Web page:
Height functions in algebra

Height of a polynomial

For a polynomial P of degree n given by

the height H(P) is defined to be the maximum of the magnitudes of its coefficients:[21]

One could similarly define the length L(P) as the sum of the magnitudes of the coefficients:

Relation to Mahler measure

The Mahler measure M(P) of P is also a measure of the complexity of P.[22] The three functions H(P), L(P) and M(P) are related by the inequalities

where is the binomial coefficient.

Height functions in automorphic forms

One of the conditions in the definition of an automorphic form on the general linear group of an adelic algebraic group is moderate growth, which is an asymptotic condition on the growth of a height function on the general linear group viewed as an affine variety.[23]

See also

References

  1. Lang (1997,pp. 43–67)
  2. Bombieri and Gubler (2006,pp. 15–21)
  3. Bombieri and Gubler (2006,pp. 176–230)
  4. Vojta (1987)
  5. Faltings (1991)
  6. Weil (1929)
  7. Lang (1988)
  8. Faltings (1983)
  9. Bombieri and Gubler (2006,pp. 15–21)
  10. Baker and Wüstholz (2007,p. 3)
  11. planetmath: height function
  12. mathoverflow question: average-height-of-rational-points-on-a-curve
  13. Canonical height on an elliptic curve at PlanetMath.org.
  14. Néron (1965)
  15. Lang (1997)
  16. Silverman (1994,III.10)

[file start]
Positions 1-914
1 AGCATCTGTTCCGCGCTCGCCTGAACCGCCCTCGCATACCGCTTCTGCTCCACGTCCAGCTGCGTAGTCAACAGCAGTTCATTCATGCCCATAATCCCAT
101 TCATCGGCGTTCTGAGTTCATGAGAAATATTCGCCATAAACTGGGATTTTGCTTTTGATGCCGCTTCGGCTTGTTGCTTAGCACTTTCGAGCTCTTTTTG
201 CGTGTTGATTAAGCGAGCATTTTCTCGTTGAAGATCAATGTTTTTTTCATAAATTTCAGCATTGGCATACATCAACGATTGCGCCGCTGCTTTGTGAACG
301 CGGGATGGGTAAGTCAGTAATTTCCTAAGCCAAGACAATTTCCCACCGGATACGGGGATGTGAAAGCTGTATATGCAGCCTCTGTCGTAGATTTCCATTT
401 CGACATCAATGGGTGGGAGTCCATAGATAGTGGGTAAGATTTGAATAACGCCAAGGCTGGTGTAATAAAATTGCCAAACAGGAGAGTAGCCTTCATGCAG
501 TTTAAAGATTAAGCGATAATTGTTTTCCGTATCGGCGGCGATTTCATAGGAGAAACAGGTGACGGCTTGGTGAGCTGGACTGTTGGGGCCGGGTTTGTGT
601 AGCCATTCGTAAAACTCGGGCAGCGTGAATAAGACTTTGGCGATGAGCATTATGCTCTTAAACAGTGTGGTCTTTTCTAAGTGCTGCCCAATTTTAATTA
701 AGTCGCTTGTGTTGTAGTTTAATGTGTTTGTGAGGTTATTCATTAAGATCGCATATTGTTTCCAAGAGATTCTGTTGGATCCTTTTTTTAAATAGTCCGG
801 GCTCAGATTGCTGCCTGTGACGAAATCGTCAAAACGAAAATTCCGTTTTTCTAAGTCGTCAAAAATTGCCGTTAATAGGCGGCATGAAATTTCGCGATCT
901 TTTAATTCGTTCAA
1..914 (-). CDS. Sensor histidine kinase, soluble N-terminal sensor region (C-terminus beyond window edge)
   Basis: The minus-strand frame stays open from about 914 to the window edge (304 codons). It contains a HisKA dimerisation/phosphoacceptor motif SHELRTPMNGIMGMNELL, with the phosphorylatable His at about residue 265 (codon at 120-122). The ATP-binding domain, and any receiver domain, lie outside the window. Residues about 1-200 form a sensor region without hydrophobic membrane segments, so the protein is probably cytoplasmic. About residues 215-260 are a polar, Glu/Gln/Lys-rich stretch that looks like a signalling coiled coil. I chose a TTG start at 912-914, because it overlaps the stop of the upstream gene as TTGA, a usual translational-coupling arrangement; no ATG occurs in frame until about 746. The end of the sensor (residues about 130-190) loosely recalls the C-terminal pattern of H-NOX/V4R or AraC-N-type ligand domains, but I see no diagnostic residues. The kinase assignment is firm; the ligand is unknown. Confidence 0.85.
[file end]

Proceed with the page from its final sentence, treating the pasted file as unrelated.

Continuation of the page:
17. Bombieri and Gubler (2006,Sections 2.2–2.4)
  18. Bombieri and Gubler (2006,pp. 66–67)
  19. Lang (1988,pp. 156–157)
  20. Fili, Petsche, and Pritsker (2017,p. 441)
  21. Borwein (2002)
  22. Mahler (1963)
  23. Bump (1998)

Sources

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  • Baker, Alan (1967a). "Linear forms in the logarithms of algebraic numbers. II". Mathematika. A Journal of Pure and Applied Mathematics. 14: 102–107. doi:10.1112/S0025579300008068. ISSN 0025-5793. MR 0220680.
  • Baker, Alan (1967b). "Linear forms in the logarithms of algebraic numbers. III". Mathematika. A Journal of Pure and Applied Mathematics. 14: 220–228. doi:10.1112/S0025579300003843. ISSN 0025-5793. MR 0220680.
  • Baker, Alan; Wüstholz, Gisbert (2007). Logarithmic Forms and Diophantine Geometry. New Mathematical Monographs. 9. Cambridge University Press. p. 3. ISBN 978-0-521-88268-2. Zbl 1145.11004.
  • Bombieri, Enrico; Gubler, Walter (2006). Heights in Diophantine Geometry. New Mathematical Monographs. 4. Cambridge University Press. doi:10.2277/0521846153. ISBN 978-0-521-71229-3. Zbl 1130.11034.